By Haley Lux, Editor-in-Chief
Every morning students at Daemen University wake up, get ready, head to class, and ask themselves whether they should take notes and how.
For some, this means grabbing a notebook and their favorite pen; for others, it means pulling out their laptop, opening a document, and selecting the best font before beginning.
Others flip back and forth between the two, trying to find a good balance as they wonder if there is a proper way to take notes, what tricks are helpful, and which their peers prefer.
“I do prefer to type out my notes, mainly because it’s easier for me because I am on my laptop a lot,” said Katie Johnson, a senior English major.
Although a laptop is Johnson’s first choice when it comes to note-taking, she thinks handwriting is beneficial as well.
“Handwriting notes is definitely easier for memory, so sometimes I will go over it again even if I typed it and write it out just to kind of make sure I understand the concept,” Johnson said.
When it comes to her favorite tricks, Johnson makes sure to always put the date of her notes and place vocabulary terms in bold.
“If you have a textbook too, highlighting specific concepts throughout the book can be helpful,” Johnson said.
Regardless of whether you use a notebook or device, it’s important to review your notes more than once.
“Right after your note-taking process, go back and reread things while they’re still fresh in your mind, and highlight the most important key ideas,” said Hannah Donner, the writing specialist from the learning center.
“Determine for yourself if typing or writing helps you retain information better. Sometimes it’s easiest to hand-write notes and then go back and type them afterward,” Donner said.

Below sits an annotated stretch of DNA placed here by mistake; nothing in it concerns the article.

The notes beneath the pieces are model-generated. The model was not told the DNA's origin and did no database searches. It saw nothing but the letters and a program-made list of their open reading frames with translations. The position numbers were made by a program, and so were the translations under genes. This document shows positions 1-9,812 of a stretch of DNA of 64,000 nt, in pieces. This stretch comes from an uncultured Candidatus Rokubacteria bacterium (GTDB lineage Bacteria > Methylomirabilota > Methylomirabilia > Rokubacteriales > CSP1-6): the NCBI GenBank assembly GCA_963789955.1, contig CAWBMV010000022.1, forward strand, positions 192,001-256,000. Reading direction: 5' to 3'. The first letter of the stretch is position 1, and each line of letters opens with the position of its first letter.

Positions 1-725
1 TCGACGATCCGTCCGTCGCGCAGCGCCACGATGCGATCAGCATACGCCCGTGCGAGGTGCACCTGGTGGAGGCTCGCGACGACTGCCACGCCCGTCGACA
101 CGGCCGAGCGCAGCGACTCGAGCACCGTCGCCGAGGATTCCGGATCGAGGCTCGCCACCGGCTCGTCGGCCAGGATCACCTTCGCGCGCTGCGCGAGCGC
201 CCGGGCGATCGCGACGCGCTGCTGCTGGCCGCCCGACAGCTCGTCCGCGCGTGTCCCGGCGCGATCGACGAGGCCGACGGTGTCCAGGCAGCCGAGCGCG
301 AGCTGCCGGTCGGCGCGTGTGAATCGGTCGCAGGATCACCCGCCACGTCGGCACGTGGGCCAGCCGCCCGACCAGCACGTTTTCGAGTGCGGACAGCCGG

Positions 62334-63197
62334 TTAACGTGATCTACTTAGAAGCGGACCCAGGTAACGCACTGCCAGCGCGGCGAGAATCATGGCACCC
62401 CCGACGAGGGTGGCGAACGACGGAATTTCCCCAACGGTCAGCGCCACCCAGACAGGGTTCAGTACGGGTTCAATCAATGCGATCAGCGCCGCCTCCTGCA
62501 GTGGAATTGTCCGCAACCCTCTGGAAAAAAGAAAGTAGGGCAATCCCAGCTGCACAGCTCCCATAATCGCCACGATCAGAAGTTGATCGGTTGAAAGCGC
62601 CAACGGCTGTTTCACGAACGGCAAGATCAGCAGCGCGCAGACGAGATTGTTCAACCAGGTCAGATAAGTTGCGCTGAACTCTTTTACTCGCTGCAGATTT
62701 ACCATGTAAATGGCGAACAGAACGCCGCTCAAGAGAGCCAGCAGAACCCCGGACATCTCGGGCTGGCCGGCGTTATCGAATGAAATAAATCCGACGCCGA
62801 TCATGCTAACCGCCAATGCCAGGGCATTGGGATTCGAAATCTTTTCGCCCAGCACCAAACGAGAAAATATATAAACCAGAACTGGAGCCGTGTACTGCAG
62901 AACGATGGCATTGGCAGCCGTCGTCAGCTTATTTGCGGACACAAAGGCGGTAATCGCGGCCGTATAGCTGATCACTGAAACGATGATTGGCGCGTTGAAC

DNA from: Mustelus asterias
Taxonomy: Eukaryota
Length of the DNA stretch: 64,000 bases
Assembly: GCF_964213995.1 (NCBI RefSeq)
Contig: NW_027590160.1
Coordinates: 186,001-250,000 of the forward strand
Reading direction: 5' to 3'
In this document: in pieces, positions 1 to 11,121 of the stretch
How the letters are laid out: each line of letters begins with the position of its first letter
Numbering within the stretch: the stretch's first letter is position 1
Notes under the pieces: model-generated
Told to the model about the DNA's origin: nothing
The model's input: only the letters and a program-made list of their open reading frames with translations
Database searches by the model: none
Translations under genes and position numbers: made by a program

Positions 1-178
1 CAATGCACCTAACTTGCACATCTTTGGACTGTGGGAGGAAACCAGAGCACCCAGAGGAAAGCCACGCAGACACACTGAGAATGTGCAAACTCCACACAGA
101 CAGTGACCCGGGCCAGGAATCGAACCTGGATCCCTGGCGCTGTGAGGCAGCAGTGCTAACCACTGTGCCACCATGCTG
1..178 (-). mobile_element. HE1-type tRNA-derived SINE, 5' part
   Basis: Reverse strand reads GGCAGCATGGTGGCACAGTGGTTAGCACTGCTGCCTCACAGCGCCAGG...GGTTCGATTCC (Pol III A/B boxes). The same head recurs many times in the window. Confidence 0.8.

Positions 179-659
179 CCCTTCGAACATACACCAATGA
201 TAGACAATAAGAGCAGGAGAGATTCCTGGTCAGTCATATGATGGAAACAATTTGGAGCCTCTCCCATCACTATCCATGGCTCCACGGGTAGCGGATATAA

According to Donner, different techniques can work better for some people than for others, but other suggestions are universal.
“Certain suggestions I recommend to everyone, such as: limit the distractions around you while you do it by silencing your phone and sitting somewhere quiet, always leave space to write questions for either yourself or your instructor as you go, and always find a way to summarize your notes in your own words by writing a quick summary for yourself at the end,” Donner said.
Overall, it isn’t the notebook versus the laptop but rather the quality of notes being taken as determined by each individual.
It’s important that students discover what works for them, how they are most comfortable taking notes, and ways they can stay engaged during the process so that they might have a greater chance at succeeding academically.
An article in College Teaching suggests that collaborative note-taking might be an effective method too, “…adopting collaborative note-taking into one’s course can foster a more democratic and inclusive classroom climate by sending the message, from the very first day, that students are members of a learning community and will play an active role in their own as well as their peers’ success in the course.”